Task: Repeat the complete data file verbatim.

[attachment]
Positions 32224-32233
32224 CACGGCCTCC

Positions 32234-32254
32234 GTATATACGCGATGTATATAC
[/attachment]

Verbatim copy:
Positions 32224-32233
32224 CACGGCCTCC

Positions 32234-32254
32234 GTATATACGCGATGTATATAC